Aggregate equipment abuse based on misinformation is frequently passed from one employee to another in the guise of on-the-job training. In a few extreme cases, poor maintenance habits and/or incorrect operational procedures become entrenched in an organization to the point that these bad habits and improper procedures are defended, and correct methods are scoffed at or resisted.
Depending upon the severity of a training gap in any given organization, the solution can be relatively simple, or extremely difficult, but in no case is it easy. To be effective, education in processing equipment maintenance and operation must be kept current and must be on-going. Aggregate producers who incorporate technical training into their annual activities have the ability to reap huge benefits, most notably increased productivity, improved product shape, increased equipment on-line availability, and decreased maintenance repair costs. All four points are very attractive to aggregate producers.
Remember this: If you think that training employees and watching them leave is expensive, try not training them at all and watching them stay!
When an aggregate producer purchases a new piece of equipment from a reputable local distributor or directly from the manufacturer, the purchase normally includes assistance during the installation and startup. The manufacturer will provide detailed installation drawings, instruction manuals, and a replacement parts book.
But in an aggregate plant, personnel changes are becoming increasingly common. A new maintenance employee or operator may be trained by a predecessor whose knowledge, or attitude, may be suspect. A familiar crusher may be replaced with an unfamiliar or used crusher that is installed by in-house personnel, with no manufacturer assistance at installation or guidance during the startup. Maintenance and operating procedures that are proper for one brand or type of equipment may be completely wrong for another. The simplest solution to such problems is continuous professional training for operating and maintenance teams who work on processing equipment.
Most equipment manufacturers are capable of providing training, and an increasing number of producers are taking advantage of it. Many producers send their middle management, supervisors, and foremen to equipment training seminars. This is a strong indication that upper management is aware of the need for training and is committed to doing something about it.
The assumption on the part of some companies is that a supervisor and foreman can attend a training session and come back and convey all of the knowledge to the rest of their crew.
Unfortunately, such an ideal transfer of technical theory and detailed procedures seldom takes place. Training seminars cover a lot of information in a short period of time. Few individuals can absorb all the knowledge much less pass it on to others in an effective manner. The principles have to be studied, and the procedures must be practiced repeatedly in the field before the personnel can gain genuine expertise. That’s why most seminars are supplemented with volumes of printed material.
Even though it is extremely beneficial to send managers, supervisors, and foremen to training sessions, this should be considered only the first step. Other employees such as lead men, oilers, maintenance planners, quality control personnel, and plant operators also need to be trained.
Among the prime candidates for training are veteran employees who have never had the chance to attend a training seminar, those who have been transferred from unrelated assignments, and new employees with no previous experience. As knowledgeable employees retire or are promoted to different assignments, competent replacements must be provided.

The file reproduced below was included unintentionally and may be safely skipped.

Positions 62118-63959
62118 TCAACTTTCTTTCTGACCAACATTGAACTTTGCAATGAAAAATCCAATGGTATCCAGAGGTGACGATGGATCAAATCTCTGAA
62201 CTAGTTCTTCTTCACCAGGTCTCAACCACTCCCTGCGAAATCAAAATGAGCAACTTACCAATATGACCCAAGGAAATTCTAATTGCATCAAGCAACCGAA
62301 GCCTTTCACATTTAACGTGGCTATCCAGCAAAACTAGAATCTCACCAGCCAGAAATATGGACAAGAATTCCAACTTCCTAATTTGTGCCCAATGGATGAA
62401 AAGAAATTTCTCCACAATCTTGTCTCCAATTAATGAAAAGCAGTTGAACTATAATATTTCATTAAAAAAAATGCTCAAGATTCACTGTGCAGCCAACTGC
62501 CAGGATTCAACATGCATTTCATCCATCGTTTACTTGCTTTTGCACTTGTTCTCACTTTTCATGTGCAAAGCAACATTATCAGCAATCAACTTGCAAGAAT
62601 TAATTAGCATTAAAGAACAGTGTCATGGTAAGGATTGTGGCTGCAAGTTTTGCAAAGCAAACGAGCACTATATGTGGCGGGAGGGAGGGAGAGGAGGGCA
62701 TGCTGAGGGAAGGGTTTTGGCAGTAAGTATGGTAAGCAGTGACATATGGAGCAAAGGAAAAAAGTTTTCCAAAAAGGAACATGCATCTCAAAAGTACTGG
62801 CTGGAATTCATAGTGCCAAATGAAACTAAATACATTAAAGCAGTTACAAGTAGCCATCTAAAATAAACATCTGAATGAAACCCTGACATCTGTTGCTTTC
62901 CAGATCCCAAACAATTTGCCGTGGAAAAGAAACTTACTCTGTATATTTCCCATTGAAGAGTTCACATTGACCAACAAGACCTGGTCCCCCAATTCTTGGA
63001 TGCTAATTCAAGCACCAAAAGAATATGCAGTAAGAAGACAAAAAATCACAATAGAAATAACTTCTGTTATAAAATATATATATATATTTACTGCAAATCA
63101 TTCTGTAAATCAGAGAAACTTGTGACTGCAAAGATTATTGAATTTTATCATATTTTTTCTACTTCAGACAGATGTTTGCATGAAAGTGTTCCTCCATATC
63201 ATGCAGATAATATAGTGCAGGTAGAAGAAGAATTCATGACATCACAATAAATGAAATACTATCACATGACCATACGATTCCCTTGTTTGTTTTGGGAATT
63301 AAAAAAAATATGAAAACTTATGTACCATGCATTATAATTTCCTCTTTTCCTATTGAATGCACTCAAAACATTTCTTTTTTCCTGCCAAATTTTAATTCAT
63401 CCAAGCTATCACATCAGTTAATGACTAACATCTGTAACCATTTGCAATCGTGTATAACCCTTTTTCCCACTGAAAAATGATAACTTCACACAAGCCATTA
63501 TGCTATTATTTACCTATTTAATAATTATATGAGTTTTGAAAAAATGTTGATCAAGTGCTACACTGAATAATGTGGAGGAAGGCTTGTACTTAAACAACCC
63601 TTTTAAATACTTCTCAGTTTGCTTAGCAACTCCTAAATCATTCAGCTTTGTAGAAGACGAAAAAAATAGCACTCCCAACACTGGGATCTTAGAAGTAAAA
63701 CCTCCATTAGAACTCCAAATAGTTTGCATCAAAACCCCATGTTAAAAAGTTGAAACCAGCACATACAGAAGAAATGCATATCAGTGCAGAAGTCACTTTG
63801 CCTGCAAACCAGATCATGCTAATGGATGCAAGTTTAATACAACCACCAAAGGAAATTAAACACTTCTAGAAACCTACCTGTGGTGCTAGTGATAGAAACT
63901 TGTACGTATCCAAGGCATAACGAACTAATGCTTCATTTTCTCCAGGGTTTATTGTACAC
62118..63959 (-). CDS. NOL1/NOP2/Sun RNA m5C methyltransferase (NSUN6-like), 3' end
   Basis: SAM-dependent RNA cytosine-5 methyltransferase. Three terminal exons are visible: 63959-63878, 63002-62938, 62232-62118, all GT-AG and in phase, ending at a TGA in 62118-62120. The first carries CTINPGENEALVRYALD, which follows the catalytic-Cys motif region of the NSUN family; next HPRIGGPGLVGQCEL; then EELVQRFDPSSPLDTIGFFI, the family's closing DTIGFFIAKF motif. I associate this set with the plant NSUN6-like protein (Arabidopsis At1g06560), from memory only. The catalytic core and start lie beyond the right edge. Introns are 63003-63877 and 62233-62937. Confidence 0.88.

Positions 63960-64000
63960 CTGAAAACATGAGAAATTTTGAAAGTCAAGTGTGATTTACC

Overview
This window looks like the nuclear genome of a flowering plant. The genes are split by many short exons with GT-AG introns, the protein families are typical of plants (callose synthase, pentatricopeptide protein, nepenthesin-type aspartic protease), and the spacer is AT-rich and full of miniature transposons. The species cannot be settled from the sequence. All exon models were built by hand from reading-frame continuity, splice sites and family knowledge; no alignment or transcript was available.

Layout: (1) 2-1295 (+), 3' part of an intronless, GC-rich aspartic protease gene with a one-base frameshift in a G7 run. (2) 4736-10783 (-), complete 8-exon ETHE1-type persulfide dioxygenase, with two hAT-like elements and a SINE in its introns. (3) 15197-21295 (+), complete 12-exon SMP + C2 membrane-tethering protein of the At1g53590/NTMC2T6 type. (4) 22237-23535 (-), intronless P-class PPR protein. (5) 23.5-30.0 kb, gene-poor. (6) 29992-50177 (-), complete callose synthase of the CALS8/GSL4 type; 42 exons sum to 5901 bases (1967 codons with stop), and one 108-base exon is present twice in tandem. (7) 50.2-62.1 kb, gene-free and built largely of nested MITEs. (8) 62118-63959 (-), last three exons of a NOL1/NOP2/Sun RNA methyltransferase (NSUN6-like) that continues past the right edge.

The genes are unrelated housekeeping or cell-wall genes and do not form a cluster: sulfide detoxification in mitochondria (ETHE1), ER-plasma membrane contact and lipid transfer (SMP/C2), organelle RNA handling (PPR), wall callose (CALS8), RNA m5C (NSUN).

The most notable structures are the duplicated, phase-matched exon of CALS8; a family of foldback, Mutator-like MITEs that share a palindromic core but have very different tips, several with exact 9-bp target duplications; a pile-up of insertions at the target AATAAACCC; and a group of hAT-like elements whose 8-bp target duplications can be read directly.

As mentioned earlier, most equipment manufacturers are capable of providing quality training sessions for the aggregate producer. Many manufacturers offer several training options including manufacturer training seminars conducted in the manufacturer’s home city, regional training seminars conducted in a city near a high population of related equipment, and private training seminars conducted right at the aggregate producer’s job site.
However, there are oftentimes costs associated with these sessions. Tuition fees as well as transportation and lodging for either the trainer or trainee(s) are standard expenses. While these costs are substantial, most equipment manufacturers who provide training try to keep the costs as low as possible and often operate them on a break-even basis.
The costs, however, are likely to be a wise investment for aggregate producers. It has been well documented that effective training increases employee confidence, improves employee performance, and lowers employee turnover.
It has always been my personal feeling that if you can convince the right employee to attend a well-organized, well-orchestrated technical training seminar, the attendee’s employer will possess the ability to reap huge benefits. Potential benefits include the following:
Improved awareness and knowledge of the equipment;
Increased equipment online availability;
Decreased maintenance repair costs; and
Making little rocks out of big rocks can and should be simple, economical, and even fun, but if your organization is experiencing skyrocketing operating costs due to poor maintenance and operating practices, consider yourself a prime candidate for maintenance and operations training. During a period of time when profit margins are declining and competition is increasing, cost effective maintenance and operating practices become vital.
Mark Kennedy is a senior aftermarket training instructor for Metso Minerals Industries, Inc. A 20-year veteran of the company, he has worked in the field service department both domestically and internationally, gaining valuable hands-on experience.